Dr. Neil Campbell, MPL
DA Spokesperson for Roads and Transport in Gauteng
The Minister of Transport has published draft regulations in terms of section 54(1) and section 58(1)(d) and (e) of the South African National Roads Agency Limited (SANRAL) and National Roads Act,1998 (Act No. 7 of 1998) which seeks to empower the CEO of SANRAL, Nazir Alli, to appoint his own police force to ensure toll compliance on Gauteng freeways.
The regulations allow the CEO to appoint peace officers who will have sweeping powers to stop, search and confiscate any document found in the vehicle, including drivers’ licences, at their sole discretion.
The legality of summarily confiscating a document, required by law to be in a driver’s possession, must be tested. The draft legislation reeks of the arrogant high-handedness which has come to symbolise government’s and SANRAL’s inept handling of the hugely unpopular Gauteng urban tolls.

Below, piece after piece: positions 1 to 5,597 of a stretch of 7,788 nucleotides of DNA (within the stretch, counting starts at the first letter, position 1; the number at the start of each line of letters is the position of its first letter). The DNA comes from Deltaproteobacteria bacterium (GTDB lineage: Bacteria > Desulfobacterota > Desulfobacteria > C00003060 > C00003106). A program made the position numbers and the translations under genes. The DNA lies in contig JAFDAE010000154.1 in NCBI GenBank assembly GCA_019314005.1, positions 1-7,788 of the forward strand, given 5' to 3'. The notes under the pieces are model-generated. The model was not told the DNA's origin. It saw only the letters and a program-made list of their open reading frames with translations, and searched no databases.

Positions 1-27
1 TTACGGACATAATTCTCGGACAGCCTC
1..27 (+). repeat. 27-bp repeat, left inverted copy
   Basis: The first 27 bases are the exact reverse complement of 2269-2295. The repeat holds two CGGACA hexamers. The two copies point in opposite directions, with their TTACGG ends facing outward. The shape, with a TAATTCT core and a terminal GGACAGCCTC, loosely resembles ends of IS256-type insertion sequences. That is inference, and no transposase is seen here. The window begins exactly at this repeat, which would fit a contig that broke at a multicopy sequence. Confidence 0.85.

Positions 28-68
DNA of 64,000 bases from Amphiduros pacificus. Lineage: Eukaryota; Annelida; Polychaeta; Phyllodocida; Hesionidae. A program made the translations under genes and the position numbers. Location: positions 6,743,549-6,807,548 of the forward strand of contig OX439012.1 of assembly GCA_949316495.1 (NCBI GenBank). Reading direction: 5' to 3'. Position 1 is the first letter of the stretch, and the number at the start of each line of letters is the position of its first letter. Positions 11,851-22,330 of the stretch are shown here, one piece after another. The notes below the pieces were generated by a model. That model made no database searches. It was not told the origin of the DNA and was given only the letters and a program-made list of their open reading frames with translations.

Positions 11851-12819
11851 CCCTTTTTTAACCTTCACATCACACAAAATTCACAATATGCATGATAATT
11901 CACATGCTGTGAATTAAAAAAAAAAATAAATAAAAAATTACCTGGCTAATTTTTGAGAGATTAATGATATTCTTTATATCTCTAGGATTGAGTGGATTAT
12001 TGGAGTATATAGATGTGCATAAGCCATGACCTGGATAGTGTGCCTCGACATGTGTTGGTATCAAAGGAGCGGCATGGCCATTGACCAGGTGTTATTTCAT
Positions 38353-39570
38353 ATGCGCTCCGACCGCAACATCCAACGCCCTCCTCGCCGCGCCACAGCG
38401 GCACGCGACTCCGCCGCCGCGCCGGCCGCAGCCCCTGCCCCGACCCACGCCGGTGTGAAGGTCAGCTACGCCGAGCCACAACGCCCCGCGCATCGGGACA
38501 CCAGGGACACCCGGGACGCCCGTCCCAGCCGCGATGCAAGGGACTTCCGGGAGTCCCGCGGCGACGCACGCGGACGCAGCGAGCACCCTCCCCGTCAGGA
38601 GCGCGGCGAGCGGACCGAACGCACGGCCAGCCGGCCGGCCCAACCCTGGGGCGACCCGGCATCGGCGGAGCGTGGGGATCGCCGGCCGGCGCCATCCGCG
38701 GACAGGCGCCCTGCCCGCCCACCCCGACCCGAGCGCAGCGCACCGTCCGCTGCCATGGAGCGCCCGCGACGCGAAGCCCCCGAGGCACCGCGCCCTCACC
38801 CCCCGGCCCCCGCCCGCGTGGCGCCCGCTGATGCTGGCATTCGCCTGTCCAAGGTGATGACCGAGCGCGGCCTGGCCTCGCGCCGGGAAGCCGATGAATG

As actions have been initiated against the tolls in court and with the National Consumer Commission, this legislation could be considered an act of desperation to intimidate motorists into accepting this unjust tax.
At the very best the draft is an over-reaction to the toll dilemma which Mr Alli and the Minister have created for themselves. It’s appalling to create a police force merely to enforce unjust taxes.
The public have a ridiculously inadequate 20 days from 27th March until 16th April to voice their objections to these regulations.
I am sure the Minister will be inundated with written objections which can be sent to:
Director General, Department of Transport for the attention of Mr Trevor Mphahlele at the following address: Email; MphahleT@dot.gov.za